Aug 22, 201602:04 PMInside Wisconsin
with Tom Still
What's the safest way to transport crude oil?
(page 1 of 2)
With a constancy that goes unnoticed by most people, crude and refined oil flows past us every minute, hour, and day.
Millions of barrels move to and through Wisconsin daily via a mix of transportation modes that carry with them varying degrees of risk and efficiency.
Public perceptions of risk matter at a time when the flow of oil from Canada, Alaska, and the Dakotas remains high — and when 15% of the nation’s crude oil imports are passing through a major terminal in Superior, Wis., on the way south and east.
Oil spills of any kind generate headlines and public concern. Whether the source is a transoceanic tanker, a river barge, rail cars, underground pipelines, or trucks, major spills pose problems for people, wildlife, water, and the land.
All of those transit systems are used routinely across the United States. Rail and truck shipments remain relatively small as a share of the total but have increased sharply in recent years. Pipeline transport has grown steadily and tanker shipments have declined.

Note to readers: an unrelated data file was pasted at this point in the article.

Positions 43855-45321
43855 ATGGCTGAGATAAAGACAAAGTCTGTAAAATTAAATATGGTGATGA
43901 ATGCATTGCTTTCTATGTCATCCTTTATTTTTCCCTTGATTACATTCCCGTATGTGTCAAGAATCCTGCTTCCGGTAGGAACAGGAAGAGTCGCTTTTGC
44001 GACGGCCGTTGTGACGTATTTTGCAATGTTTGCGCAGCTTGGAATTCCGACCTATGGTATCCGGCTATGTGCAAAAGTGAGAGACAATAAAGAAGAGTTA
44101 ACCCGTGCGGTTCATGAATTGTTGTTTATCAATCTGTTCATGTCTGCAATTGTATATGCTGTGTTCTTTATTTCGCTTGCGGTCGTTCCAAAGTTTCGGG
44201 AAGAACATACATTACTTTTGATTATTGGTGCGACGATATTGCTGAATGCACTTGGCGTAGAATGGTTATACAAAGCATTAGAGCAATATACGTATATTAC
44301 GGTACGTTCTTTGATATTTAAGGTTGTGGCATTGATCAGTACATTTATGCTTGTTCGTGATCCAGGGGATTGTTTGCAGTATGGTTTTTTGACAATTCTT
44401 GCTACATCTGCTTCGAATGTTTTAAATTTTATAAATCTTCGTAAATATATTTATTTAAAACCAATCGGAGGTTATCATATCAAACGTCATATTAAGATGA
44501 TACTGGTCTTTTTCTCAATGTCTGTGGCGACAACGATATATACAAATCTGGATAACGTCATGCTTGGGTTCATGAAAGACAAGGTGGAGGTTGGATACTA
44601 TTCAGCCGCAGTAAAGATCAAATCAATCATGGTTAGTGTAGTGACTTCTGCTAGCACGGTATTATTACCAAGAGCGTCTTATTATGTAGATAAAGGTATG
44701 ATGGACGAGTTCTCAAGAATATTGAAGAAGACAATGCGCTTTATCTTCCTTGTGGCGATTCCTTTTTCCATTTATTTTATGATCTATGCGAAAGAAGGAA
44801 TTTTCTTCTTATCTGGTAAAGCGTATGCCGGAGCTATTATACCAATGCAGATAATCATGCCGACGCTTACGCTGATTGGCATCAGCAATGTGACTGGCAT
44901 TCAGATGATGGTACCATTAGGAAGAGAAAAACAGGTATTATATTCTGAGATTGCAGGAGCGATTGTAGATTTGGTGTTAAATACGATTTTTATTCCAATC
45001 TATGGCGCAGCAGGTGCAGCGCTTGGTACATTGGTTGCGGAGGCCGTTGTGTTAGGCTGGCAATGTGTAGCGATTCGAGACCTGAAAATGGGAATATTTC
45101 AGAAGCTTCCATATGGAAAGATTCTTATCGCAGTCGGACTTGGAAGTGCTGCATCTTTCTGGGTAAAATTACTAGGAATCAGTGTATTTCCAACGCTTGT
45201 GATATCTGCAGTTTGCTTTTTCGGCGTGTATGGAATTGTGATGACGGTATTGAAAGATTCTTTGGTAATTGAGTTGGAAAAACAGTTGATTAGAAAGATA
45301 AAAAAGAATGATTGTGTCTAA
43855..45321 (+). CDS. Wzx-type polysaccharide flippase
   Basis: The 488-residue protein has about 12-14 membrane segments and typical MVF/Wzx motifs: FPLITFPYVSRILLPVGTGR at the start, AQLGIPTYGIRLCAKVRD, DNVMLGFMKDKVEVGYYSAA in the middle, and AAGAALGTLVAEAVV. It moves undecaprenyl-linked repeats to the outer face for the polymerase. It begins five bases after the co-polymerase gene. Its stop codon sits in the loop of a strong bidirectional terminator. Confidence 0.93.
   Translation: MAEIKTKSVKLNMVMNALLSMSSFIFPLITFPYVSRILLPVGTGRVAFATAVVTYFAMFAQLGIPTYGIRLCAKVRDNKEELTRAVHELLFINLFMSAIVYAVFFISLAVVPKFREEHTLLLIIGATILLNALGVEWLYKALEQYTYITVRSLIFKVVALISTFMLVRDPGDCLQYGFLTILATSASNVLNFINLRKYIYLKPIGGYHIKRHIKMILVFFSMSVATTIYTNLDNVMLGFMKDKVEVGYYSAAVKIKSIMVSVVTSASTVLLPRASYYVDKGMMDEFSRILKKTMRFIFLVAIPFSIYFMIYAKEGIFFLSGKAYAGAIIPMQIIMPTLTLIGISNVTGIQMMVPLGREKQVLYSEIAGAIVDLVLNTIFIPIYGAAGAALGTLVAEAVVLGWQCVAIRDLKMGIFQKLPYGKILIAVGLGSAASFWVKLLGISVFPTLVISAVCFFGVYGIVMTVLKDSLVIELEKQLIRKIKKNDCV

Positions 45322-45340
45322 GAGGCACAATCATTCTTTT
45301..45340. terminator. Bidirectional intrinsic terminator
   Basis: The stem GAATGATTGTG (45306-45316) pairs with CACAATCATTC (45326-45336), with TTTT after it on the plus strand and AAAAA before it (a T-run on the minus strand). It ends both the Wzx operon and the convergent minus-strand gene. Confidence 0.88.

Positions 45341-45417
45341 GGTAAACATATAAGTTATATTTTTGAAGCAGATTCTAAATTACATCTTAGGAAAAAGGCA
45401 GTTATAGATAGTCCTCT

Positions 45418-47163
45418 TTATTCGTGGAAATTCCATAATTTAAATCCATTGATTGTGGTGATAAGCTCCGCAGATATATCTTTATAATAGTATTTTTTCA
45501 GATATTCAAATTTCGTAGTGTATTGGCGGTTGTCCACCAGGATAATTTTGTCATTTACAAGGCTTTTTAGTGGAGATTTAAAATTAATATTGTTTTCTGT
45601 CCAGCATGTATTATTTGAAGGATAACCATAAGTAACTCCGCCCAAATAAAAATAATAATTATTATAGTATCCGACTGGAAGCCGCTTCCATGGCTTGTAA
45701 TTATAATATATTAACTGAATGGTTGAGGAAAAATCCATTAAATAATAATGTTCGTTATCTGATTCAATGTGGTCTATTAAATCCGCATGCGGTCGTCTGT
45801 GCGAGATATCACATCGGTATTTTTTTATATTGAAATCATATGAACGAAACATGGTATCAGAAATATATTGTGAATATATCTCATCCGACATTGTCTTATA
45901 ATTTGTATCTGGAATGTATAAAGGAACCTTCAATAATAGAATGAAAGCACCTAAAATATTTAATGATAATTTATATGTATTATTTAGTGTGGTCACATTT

Analysts agree none of those modes will go away so long as there’s a demand for oil. Most environmentalists regard the oil transport debate as “picking your poison,” but other experts who have weighed the pro and cons agree some forms of transport are safer and more efficient than others.
A Wall Street Journal analysis in September 2015 noted that pipelines delivered about 58% of the nation’s oil supply in 2014, boats about 37%, and rail and trucks just under 3% each.
Because trains and trucks often pass through urban or heavily traveled areas, they pose more risk per barrel transported — as evidenced by fiery train derailments in Quebec and Virginia. Tankers and barges can carry much more oil, but the potential for a massive spill is proportionately higher and water is notoriously hard to clean.
Pipelines don’t spill as often as other forms of transport. In fact, a major industry association claims a 99.999% safe-delivery rate. When pipelines do spill, however, they can unleash major amounts of oil if not caught in time.
That’s what happened with the 2010 Enbridge spill in Michigan’s Kalamazoo River, an accident that prompted a cleanup and a historic fine. It also led to massive investments elsewhere in pipeline replacement, repair, and monitoring technologies. Last month, an administrator for the federal Environmental Protection Agency gave the Kalamazoo River’s spill zone a clean bill of health.
“We found absolutely no evidence of the oil spill, and when I say no evidence I don't mean just the oil if you put your paddle in the water you're not going to get anything; I mean if you're looking at the banks, all that reconstruction work, you're not going to see any oil. It looks natural, that habitat has been absolutely restored,” said the EPA’s Robert Kaplan.